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Ceramic finger puppets.

Divide one twenty-five pound bag of clay among forty first and second graders and what do you get? How about clay finger puppets? Working in clay is an excellent way for young children to explore ideas and develop hand-muscular coordination, but it can be hard to expose all your students to this medium if you have a limited budget. Puppetry is an exciting art project, and creating ceramic puppet heads does not require a large amount of clay. My young students were thrilled with the experience of forming and shaping their clay to create finger puppet heads instead of making the usual first and second grade pinch pots.

At the beginning of this activity, each of my students received a small piece of clay and rolled it into a ball. They then hollowed out the ball with their fingers. They took care to fit two fingers into the hole, thus allowing room for shrinkage and fabric. I demonstrated how to mold and form clay to develop the eyes, eye sockets, nose, ears and mouth. We discussed how hair can be made by etching into the clay, adding on small pieces of clay or gluing on yarn hair after the piece is fired. Each student then fashioned a finger puppet head and set it aside to dry.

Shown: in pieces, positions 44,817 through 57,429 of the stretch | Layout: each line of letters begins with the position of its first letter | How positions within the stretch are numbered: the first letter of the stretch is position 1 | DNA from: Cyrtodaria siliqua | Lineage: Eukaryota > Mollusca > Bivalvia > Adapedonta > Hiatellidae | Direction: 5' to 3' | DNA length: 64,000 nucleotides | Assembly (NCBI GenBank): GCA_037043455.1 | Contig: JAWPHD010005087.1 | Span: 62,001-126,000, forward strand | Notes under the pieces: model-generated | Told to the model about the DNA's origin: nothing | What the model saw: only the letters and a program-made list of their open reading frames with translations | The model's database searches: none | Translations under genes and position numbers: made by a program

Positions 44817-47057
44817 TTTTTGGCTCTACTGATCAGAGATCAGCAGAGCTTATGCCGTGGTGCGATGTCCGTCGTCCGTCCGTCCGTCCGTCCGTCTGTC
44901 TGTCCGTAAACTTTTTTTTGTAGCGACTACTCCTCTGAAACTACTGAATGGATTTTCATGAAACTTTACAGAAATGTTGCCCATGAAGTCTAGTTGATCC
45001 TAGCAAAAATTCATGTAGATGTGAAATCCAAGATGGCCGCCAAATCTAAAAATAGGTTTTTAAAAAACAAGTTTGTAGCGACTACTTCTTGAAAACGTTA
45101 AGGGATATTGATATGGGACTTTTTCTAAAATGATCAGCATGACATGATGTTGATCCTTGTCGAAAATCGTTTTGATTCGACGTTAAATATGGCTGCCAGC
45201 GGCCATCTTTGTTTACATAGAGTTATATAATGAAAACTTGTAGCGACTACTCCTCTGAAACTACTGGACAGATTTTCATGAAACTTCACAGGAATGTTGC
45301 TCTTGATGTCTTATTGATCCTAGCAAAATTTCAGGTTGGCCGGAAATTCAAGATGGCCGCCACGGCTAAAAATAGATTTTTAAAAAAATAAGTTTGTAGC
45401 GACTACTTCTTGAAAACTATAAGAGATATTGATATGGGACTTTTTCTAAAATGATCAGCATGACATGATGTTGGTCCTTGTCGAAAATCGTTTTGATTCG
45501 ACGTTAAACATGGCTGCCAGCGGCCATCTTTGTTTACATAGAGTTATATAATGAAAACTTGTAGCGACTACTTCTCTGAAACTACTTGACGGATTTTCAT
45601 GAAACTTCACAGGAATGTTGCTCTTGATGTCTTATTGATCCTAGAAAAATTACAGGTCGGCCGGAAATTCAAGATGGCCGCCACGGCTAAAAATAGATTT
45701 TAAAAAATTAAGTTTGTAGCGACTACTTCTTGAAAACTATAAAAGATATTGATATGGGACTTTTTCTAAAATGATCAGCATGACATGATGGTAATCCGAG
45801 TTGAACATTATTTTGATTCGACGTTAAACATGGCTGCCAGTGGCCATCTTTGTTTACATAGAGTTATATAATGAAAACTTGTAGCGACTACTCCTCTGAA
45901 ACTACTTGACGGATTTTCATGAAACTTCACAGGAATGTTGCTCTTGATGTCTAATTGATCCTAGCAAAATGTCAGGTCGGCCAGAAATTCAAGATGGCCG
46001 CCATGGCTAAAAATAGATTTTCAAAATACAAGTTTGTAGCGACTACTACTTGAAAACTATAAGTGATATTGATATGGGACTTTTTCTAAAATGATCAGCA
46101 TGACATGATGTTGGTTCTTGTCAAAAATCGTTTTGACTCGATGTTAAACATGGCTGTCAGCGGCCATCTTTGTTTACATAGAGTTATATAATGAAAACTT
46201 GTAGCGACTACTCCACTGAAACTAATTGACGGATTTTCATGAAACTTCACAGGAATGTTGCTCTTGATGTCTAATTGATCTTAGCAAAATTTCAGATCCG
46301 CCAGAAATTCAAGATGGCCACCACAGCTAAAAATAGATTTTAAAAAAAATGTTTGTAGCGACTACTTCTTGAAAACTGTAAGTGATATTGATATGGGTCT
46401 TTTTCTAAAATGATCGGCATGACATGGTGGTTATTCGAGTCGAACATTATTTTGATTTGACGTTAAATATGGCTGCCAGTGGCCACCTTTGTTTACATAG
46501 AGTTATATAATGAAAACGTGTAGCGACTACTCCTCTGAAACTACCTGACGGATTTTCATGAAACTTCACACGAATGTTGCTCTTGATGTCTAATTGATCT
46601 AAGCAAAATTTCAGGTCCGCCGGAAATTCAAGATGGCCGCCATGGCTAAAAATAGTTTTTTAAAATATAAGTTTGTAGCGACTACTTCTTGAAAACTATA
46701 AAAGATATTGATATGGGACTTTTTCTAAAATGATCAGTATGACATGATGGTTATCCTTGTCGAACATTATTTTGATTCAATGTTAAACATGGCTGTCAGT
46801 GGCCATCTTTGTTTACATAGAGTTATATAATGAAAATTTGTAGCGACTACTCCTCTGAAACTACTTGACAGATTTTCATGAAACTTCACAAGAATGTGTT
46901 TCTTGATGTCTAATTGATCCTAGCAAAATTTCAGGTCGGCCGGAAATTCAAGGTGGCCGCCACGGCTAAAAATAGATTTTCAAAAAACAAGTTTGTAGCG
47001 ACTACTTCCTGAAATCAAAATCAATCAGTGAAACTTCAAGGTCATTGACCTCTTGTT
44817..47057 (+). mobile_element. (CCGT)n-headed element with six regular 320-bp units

The following week I demonstrated how to apply underglaze. (This can be done before or after the bisque firing.) We used very small brushes and talked about how underglaze should be applied carefully to the facial features. One first grader suggested that we "put the puppets on our fingers while we glaze." When the underglaze dries the children can dip the heads in clear glaze, or the teacher can spray glaze the heads after school. Make sure that the bottoms of the heads are free of glaze or they will fuse to the kiln shelves during the firing procedure.

By this time, the children's puppets were beginning to form personalities. We talked about what types of voices the puppets would have and the kinds of clothes they would wear. Then we designed the puppets' outfits. The children traced the plastic lid of a coffee container on the back side of the fabric with a thin marker, and cut out the round shape. Glue was then applied to the center of the cloth and the fabric was poked into the hollow area in the head. The children then decorated the puppets' clothing with sequins, small buttons, ribbons, bows, beads, yarn, etc.

The children can stage puppet shows as a follow-up to this activity. The lesson stimulates young minds and helps students to develop a positive attitude towards clay. The students have a great time and are very proud of the art work they create.

Natalie Cohen was a student teacher at the Thurston Elementary School in Ann Arbor Michigan at the time this activity occurred.
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Author:Cohen, Natalie
Publication:School Arts
Date:Jan 1, 1991
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